Maggie Stiefvater explains why YA is a “bullshit label”

Maggie Stiefvater Talks About Why the ‘YA’ Label is Bullshit!

Maggie Stiefvater is the bestselling author of the Raven Cycle, The Scorpio Races, and the Wolves of Mercy Falls trilogy. The fourth and last book in the Raven Cycle, The Raven King came out this week, it follows on from The Raven Boys (2012), The Dream Thieves (2013), and Blue Lilly, Lilly Blue (2014). For anyone who hasn’t read the series it is full of Welsh folklore, plenty of teen angst with love triangles galore, and a 1973 Chevrolet Camaro.

In her interview with Vulture, just before The Raven King was released, Maggie talked about why she thinks the ‘YA’ label on books is bullshit.

Why do you think the story and the characters of the Raven Cycle fit into the realm of YA?
The thing about YA is that — am I going to say this out loud? I am going to say it out loud: It’s kind of a bullshit distinction. I didn’t have YA when I was growing up, but now YA has evolved into something quite specific: a story told from a teen’s point of view. So I feel like it’s YA because we say it’s YA — that’s what it comes down to. I could give you a big, overarching thematic statement about how YA is about coming-of-age stories and learning who you are, but I’m 34 now, and I’m still doing those exact same things. So the question I wanted to ask with the Raven Cycle as far as genre goes was: Can I just tell a story? Can I get away with it in the YA section? And the answer is yes because YA is whenever you say, “This is a YA book.”

When do you think the YA label became so specific?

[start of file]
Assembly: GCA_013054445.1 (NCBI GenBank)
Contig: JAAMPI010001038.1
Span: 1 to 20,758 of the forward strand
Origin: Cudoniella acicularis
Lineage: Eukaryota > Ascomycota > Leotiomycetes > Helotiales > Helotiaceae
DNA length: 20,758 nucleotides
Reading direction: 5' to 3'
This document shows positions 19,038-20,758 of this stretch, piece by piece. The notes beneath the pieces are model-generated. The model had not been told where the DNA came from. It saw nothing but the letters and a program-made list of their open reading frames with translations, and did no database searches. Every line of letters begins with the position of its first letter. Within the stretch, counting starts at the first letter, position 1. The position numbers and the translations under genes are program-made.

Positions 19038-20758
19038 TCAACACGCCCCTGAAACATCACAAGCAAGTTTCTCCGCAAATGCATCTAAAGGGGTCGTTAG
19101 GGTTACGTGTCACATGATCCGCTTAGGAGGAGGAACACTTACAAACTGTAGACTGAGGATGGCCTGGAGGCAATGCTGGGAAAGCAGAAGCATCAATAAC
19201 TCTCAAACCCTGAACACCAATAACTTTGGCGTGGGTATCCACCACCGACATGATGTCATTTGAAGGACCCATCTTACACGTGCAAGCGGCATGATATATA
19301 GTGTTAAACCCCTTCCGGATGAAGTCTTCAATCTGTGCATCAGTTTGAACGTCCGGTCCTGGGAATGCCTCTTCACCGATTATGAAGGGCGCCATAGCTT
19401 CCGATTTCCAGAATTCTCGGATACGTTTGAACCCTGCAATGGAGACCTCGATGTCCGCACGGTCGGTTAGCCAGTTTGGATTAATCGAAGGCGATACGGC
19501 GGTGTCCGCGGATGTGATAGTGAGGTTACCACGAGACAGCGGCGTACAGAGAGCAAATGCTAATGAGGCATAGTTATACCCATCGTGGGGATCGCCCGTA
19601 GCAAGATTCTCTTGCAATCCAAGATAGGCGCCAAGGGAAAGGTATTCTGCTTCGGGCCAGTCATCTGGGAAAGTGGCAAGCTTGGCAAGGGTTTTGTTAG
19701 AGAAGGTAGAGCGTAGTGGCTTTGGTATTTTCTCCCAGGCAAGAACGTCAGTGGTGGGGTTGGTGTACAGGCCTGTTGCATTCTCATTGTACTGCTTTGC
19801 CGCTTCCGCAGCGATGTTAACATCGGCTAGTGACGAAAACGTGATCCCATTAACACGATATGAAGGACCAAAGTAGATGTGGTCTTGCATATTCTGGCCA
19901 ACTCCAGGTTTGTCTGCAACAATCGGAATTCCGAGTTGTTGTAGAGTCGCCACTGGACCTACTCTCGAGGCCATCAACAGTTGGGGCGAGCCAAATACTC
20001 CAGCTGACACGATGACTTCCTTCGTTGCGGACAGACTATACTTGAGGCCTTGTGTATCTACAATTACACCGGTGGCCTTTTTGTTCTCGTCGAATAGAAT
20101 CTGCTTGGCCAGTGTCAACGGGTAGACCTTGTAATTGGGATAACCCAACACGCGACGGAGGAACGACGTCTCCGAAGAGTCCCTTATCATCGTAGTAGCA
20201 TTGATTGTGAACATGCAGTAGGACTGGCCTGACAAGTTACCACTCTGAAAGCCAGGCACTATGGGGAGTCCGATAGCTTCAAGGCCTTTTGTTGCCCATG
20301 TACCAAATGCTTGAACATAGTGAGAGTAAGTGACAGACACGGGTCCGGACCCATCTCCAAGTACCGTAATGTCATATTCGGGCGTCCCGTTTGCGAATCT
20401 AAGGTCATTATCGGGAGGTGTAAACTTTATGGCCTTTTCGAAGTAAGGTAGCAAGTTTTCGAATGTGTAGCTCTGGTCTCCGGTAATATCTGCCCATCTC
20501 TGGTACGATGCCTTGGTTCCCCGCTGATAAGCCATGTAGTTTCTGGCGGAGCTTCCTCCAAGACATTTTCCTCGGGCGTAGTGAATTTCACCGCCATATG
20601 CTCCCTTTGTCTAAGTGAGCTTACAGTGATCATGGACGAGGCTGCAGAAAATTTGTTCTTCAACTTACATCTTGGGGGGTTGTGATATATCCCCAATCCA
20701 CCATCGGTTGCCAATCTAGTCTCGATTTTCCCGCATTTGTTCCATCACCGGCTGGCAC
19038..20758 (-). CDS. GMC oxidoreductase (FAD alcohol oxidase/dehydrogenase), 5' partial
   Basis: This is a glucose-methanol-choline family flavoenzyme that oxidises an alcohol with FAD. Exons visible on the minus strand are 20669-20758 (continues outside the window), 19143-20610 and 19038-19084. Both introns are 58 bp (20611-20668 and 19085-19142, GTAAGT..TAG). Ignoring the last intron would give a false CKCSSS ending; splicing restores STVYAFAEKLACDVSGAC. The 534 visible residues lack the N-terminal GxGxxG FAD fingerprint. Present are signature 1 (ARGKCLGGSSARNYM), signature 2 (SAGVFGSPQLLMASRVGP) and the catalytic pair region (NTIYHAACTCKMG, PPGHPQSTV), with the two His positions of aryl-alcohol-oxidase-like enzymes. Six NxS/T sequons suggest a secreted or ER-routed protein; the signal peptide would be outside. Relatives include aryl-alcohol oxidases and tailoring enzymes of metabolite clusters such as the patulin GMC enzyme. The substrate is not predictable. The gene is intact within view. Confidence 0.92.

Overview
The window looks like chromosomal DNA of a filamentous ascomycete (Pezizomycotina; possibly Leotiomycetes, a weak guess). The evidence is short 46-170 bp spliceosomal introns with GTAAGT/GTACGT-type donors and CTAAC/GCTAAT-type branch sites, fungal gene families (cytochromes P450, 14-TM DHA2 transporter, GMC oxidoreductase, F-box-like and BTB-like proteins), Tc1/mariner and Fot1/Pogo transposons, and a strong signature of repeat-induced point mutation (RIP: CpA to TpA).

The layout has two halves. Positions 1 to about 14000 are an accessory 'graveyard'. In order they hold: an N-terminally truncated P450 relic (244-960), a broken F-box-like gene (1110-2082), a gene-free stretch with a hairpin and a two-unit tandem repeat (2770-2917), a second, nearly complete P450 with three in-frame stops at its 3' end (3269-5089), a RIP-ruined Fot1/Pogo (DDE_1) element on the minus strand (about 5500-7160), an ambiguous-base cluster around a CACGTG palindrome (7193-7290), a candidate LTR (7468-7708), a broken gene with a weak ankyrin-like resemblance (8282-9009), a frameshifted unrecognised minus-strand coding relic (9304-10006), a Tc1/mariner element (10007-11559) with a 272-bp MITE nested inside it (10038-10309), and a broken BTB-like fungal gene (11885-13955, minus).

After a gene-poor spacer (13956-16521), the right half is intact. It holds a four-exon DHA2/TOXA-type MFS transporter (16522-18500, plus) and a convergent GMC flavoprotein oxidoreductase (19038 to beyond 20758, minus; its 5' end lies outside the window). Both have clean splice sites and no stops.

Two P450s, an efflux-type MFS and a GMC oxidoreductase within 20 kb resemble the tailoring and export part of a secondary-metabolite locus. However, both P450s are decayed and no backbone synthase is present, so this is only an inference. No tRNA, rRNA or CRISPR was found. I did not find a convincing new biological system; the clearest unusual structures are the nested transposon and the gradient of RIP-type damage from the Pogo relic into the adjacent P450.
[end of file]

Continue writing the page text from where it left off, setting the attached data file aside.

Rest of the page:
I think it’s when it started to make money, to tell you the truth. I haven’t been in this business as long as other folks, but when I first started there were no rules because nobody was paying attention to us — we were the crazy kids over in the corner writing weird things. But once it started making money, people who weren’t YA readers started writing about YA and telling us what it was.

People who write about YA tend to reference the “supernatural trend” or the “dystopian trend.” Do you think there are certain fads that cycle through YA?
I do, but I don’t necessarily think that’s a negative thing. There are people who follow trends for the business aspect, but there’s another side to it, which is that we’re all bathing in the same creative juices, so we tend to arrive at the same kind of creative conclusion. So natural trends appear because everyone is reacting to certain work.

To find out if Stiefvater did set John Green’s car on fire and how she came up with the Raven Cycle, read her full interview.